7. Both the five talent person and the two talent person have discovered what they were supposed to do. They never did compare themselves to each other. They were supposed to be a joy to [their] master. They were supposed to make the best of and use [the talents] to be pleasing to the master. That is truly what we are supposed to do in our own lives as well. We are to use, we are to make the best of [what we have]. With the master in mind. The time is coming when the master will come back. There is a time limit. We are to use and make the best of what we've been entrusted with, until the last day of life, or we could say, until the day of the end when the Lord comes again, or in more general terms, until the time limit.
8. Of course, differences in outcome and in results will appear from them. There will be some who have earned five talents out of it. There will also be some who have earned two talents out of it. The results are markedly different. But, the master doesn't care so much that there are differences in results. Jesus says it this way, "Well, after some time had passed, the master of the servants had come back, he began to settle accounts with them. First, the man who had custody of the five talents came forward and as he presented the other five talents he said, 'Master, sir, you have given into my custody five talents, and please look. [I] have earned five more talents.' The master said, 'You are a good and faithful servant. You have done well. Because you have been faithful with something small, I will let you manage over something big. Rejoice with [your] master.' Next, the man who had custody of the two talents came forward and said, 'Master, sir, you have given into my custody two talents, and please look. [I] have earned two more talents.' The master said, 'You are a good and faithful servant. You have done well. Because you have been faithful with something small, I will let you manage over something big. Rejoice with [your] master.'," (verses nineteen through twenty-three).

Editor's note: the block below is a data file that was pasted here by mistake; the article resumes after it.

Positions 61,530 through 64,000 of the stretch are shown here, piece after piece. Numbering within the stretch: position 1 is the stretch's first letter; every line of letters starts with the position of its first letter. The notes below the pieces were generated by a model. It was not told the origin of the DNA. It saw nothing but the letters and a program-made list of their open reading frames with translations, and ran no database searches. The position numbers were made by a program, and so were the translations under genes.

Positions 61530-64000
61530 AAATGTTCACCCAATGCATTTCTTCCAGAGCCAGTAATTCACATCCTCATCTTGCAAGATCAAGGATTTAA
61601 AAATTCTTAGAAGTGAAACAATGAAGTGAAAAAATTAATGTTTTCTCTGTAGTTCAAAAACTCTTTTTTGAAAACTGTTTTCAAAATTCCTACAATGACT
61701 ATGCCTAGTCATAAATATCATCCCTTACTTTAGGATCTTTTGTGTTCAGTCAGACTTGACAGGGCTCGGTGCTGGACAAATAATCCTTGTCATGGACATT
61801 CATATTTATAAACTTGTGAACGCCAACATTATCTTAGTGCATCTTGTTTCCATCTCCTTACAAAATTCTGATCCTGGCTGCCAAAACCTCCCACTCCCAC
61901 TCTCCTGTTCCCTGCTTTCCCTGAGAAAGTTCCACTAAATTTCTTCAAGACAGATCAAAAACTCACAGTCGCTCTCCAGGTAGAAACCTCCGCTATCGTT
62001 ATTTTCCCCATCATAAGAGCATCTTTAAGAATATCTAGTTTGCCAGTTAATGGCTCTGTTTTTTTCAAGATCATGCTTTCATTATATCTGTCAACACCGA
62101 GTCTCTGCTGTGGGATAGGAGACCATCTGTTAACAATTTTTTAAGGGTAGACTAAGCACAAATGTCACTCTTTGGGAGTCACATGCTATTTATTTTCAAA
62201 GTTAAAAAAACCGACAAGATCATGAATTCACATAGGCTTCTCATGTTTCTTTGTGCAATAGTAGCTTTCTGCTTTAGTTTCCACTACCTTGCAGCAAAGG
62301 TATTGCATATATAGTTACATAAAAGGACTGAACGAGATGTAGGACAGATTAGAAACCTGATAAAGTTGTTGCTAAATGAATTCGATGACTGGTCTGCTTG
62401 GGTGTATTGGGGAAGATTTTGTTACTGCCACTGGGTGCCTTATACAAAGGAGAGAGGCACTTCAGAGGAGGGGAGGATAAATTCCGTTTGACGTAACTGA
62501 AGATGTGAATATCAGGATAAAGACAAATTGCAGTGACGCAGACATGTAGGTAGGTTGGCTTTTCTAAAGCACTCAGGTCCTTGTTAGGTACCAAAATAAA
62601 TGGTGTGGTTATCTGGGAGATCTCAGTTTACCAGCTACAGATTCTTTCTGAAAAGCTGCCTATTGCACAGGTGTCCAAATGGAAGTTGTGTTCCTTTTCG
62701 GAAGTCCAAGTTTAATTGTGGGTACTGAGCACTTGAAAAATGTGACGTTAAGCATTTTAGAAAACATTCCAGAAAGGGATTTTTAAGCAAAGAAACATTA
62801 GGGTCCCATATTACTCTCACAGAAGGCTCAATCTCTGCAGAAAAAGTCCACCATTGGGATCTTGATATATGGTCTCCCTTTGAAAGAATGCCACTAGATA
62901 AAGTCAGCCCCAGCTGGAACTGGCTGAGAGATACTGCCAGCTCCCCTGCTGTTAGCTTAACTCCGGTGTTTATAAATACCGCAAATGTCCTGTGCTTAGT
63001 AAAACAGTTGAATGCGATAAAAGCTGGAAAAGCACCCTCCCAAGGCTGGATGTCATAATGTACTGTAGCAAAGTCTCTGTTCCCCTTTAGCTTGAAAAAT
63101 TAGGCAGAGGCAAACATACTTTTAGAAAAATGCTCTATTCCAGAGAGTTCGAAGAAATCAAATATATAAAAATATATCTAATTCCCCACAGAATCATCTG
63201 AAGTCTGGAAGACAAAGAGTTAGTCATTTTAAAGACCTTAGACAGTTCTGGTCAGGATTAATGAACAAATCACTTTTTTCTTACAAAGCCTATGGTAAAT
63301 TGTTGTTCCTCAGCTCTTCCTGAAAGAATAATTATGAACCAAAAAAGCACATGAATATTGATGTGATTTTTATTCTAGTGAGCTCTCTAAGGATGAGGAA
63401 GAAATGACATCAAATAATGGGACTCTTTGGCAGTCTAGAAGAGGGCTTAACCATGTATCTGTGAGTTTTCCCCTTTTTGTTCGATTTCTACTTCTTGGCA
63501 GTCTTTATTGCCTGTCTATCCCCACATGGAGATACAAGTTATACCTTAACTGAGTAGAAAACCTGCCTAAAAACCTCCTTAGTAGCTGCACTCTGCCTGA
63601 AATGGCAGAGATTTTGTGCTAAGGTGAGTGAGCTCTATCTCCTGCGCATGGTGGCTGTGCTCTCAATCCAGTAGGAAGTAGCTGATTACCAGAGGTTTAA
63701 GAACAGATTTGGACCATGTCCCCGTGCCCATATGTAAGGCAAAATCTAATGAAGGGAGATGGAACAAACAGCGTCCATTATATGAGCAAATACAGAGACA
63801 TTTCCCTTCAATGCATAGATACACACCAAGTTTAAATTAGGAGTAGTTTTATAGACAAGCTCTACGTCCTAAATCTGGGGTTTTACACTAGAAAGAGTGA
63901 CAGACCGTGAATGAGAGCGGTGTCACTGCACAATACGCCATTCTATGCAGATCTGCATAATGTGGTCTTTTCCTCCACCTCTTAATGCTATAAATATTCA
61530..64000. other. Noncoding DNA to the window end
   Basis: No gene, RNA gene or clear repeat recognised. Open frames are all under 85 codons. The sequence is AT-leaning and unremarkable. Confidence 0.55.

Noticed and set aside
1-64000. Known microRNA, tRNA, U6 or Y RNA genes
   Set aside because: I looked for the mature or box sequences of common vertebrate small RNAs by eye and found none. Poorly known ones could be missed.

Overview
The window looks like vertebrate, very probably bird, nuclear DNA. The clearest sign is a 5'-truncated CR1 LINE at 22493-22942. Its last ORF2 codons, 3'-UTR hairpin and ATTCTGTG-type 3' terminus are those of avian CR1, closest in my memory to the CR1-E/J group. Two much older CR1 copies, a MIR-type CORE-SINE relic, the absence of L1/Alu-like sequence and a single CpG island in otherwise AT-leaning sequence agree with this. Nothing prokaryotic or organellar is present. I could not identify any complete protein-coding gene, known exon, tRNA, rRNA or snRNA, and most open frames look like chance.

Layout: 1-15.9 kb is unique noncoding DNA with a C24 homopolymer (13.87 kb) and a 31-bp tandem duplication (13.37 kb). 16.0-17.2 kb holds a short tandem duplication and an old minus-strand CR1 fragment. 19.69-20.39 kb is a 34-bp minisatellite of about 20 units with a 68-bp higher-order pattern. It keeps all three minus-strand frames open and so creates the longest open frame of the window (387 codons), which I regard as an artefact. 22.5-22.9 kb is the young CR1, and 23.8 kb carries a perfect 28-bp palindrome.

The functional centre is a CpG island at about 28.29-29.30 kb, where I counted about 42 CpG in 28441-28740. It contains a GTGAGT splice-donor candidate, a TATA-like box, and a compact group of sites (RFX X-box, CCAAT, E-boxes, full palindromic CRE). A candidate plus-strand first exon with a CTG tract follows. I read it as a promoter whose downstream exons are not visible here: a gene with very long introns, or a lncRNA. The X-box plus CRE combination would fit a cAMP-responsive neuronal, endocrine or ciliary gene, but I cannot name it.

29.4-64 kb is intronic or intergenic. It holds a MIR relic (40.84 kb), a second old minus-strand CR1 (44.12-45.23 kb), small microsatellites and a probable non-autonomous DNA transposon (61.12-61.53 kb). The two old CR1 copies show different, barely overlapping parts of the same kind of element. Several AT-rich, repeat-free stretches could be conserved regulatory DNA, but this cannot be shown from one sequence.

9. The master does not praise them saying, "You are a good servant [because] you have produced results." He says, "You are a good and faithful servant." Thus, it is the same words, whether one has earned two or five talents. How is faithfulness defined? Isn't it defined as to live by proving oneself worthy of the trust entrusted to [you]? That is, it means that with the master in mind, they made use of [what was entrusted to them] thinking of the master's joy. For the master that was decisively important.
The Person Who Did Not Prove Himself Worthy Of Trust
10. A person who doesn't get this is found in the story. The person given custody of five talents went out and did business with it. The person given custody of two talents also went out and did likewise. But the problem is [with] another person. "But, the person given custody of one talent went out, dug a hole, and hid the master's money," (verse eighteen). It's not [like] he wasted away the money. Nor did he end up losing it. Indeed, he took care so as not to lose it. However though, in Jesus' story, this servant receives a scolding by the master. He says, "You are a lazy and bad servant."
11. It doesn't look like what the servant did was so bad. Therefore, there's a strong chance you'd judge [this situation] thinking "That's a harsh thing to say." Yet, the point of the problem is clearly made. It is that this person "who was given custody of one talent" did not attempt to use it for the master's benefit. It may not look like a big deal in human eyes. But, it seems to be saying that it does look [like a big deal] in God's eyes. If we go by Jesus' words.